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Re: weakness of embedded triples

From: Pierre-Antoine Champin <pierre-antoine.champin@ercim.eu>
Date: Mon, 19 Oct 2020 10:54:04 +0200
To: public-rdf-star@w3.org
Message-ID: <0ef56e46-1e89-6a2a-53bf-d36aa98a2521@ercim.eu>
Dear all,

Holger, Pavel: I assume that blank nodes are internally skolemized, so
indeed, internally, you only have IRIs and literals. Correct?

On 19/10/2020 10:28, Holger Knublauch wrote:
>
> Similar situation here at TopQuadrant, see
>
>     http://datashapes.org/reification.html#uriReification
>
> Holger
>
>
> On 10/19/2020 6:24 PM, Pavel Klinov wrote:
>> This is roughly how Stardog supports RDF* and so far we find it
>> sufficient in the enterprise context. It's pretty easily
>> understood by users familiar with edge properties in the property
>> graph data model, which is one of the most important factors for us.
>>
>> Cheers,
>> Pavel
>>
>> On Sat, Oct 17, 2020 at 9:54 PM Martynas Jusevičius
>> <martynas@atomgraph.com <mailto:martynas@atomgraph.com>> wrote:
>>
>>     Does RDF* need new semantics at all? Couldn't it be a syntax-level
>>     convention for unique triple IDs?
>>
>>     E.g. <<s>, <p>, <o>> being syntactic sugar for
>>     uri(concat("urn:rdf:id:", hash(str(<s>)), hash(str(<p>)),
>>     hash(str(<p>)))).
>>
>>     For example, the triple
>>
>>     <<https://www.w3.org/People/Berners-Lee/card>
>>     <http://xmlns.com/foaf/0.1/primaryTopic>
>>     <https://www.w3.org/People/Berners-Lee/card#i>>
>>
>>     gives
>>
>>     URI(CONCAT("urn:rdf:id:",
>>     SHA1(STR(<https://www.w3.org/People/Berners-Lee/card>)),
>>     SHA1(STR(<http://xmlns.com/foaf/0.1/primaryTopic>)),
>>     SHA1(STR(<https://www.w3.org/People/Berners-Lee/card#i>))))
>>
>>     gives
>>
>>     <urn:rdf:id:63874e34ff5f326e67e888f6818f72d5033ecb343cadd8c2120281d72cefce4481485c937b6a95a656beaa67c13db29f3d7be801328b7c9125976c5f>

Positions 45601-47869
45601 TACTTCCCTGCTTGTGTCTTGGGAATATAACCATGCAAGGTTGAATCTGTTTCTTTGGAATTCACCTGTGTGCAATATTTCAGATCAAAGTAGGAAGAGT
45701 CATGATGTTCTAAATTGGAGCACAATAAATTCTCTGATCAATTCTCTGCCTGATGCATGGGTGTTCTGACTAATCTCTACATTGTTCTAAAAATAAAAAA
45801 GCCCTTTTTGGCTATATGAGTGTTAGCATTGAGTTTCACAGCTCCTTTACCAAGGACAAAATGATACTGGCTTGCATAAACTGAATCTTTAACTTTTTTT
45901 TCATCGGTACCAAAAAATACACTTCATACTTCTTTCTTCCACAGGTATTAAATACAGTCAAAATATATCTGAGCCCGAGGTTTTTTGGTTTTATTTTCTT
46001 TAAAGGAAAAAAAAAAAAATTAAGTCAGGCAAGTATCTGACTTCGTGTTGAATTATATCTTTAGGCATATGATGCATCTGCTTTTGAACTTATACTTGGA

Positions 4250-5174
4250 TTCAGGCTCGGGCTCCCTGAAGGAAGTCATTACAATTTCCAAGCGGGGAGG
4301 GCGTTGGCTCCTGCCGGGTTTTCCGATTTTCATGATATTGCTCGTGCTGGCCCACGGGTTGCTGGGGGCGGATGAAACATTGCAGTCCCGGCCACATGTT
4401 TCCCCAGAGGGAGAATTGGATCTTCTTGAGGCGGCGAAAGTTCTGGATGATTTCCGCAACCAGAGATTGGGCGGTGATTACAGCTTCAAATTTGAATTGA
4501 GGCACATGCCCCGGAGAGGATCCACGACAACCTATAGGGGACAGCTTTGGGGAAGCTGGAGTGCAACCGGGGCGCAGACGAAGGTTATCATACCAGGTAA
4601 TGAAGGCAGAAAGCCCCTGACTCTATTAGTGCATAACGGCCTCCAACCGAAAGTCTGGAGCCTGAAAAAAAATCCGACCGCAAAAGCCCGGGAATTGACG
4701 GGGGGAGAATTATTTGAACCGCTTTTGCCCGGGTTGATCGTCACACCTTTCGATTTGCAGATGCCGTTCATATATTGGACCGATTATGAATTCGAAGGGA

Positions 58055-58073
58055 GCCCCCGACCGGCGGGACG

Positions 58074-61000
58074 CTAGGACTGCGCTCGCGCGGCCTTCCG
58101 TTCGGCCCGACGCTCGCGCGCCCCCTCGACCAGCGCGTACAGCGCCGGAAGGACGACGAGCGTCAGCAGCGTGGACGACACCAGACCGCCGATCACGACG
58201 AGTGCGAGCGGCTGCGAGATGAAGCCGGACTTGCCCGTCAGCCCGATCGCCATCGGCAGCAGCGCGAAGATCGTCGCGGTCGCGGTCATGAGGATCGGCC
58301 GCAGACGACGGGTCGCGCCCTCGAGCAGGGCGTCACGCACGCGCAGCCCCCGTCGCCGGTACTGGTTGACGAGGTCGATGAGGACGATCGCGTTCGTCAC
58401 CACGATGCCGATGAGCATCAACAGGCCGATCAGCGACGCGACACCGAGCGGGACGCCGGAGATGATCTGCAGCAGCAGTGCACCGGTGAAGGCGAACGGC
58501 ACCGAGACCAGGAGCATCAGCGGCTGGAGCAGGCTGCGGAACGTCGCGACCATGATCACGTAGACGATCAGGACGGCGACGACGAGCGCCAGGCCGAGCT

>>
>>     which essentially would become the "5th element", in addition to
>>     quads.
>>
>>     On Thu, Oct 15, 2020 at 1:38 PM Pierre-Antoine Champin
>>     <pierre-antoine.champin@ercim.eu
>>     <mailto:pierre-antoine.champin@ercim.eu>> wrote:
>>     >
>>     >
>>     > On 14/10/2020 23:13, Peter F. Patel-Schneider wrote:
>>     >
>>     > Let's make the height example even more stark.
>>     >
>>     >
>>     > :loisLane :believes << :clarkKent :height "6.0"^^xsd:decimal >> .
>>     >
>>     >
>>     > does not imply
>>     >
>>     >
>>     > :loisLane :believes << :clarkKent :height "6.00"^^xsd:decimal >> .
>>     >
>>     >
>>     > I would hope that any Tom, Dick, and Lois can realize that
>>     these two literals
>>     > are the same.
>>     >
>>     > I see your point, but this is really a matter of deciding where
>>     you put the boundary...
>>     >
>>     > So I would still prefer to be radical here and consider any
>>     lexical difference as potentially significant.
>>     >
>>     > If you want to stick to literals that have to be supported in RDF
>>     >
>>     >
>>     > :loisLane :believes << :clarkKent :name "Clark"@en-US >> .
>>     >
>>     >
>>     > does not imply
>>     >
>>     >
>>     > :loisLane :believes << :clarkKent :name "Clark"@en-us >> .
>>     >
>>     > Are "Clark"@en-US and "Clark"@en-us really different literals,
>>     for the abstract syntax??
>>     >
>>     > I would have thought they are the same (and so the implication
>>     above would hold).
>>     >
>>     > Reading the spec again, I realize that things are not so clear:
>>     "Lexical representations of language tags MAY be converted to
>>     lower case", and then Literal term equality requires that
>>     language tags "compare equal, character by character". So these 2
>>     literals MAY be considered equal, and the implication MAY hold...
>>     :-/ Add to this that BCP47 explicitly state that language tags
>>     are case insensitive... I'd say that we are in gray area here.
>>     >
>>     >
>>     >
>>     > peter
>>     >
>>     >
>>     >
>>     > On 10/14/20 4:45 PM, Doerthe Arndt wrote:
>>     >
>>     > Dear Peter,
>>     >
>>     > you are right with both observations. The question is whether
>>     we want that
>>     > behavior or not.
>>     >
>>     > In https://w3c.github.io/rdf-star/ there is a section on
>>     referential opacity.
>>     > The main claim there is that triples are referentially opaque.
>>     >
>>     >
>>     > But embedded triples are much weaker than just being
>>     referntially opaque.  To
>>     > see this consider the following RDF* graph under the RDF*
>>     version of RDF
>>     > entailment recognizing xsd:decimal and xsd:integer.
>>     >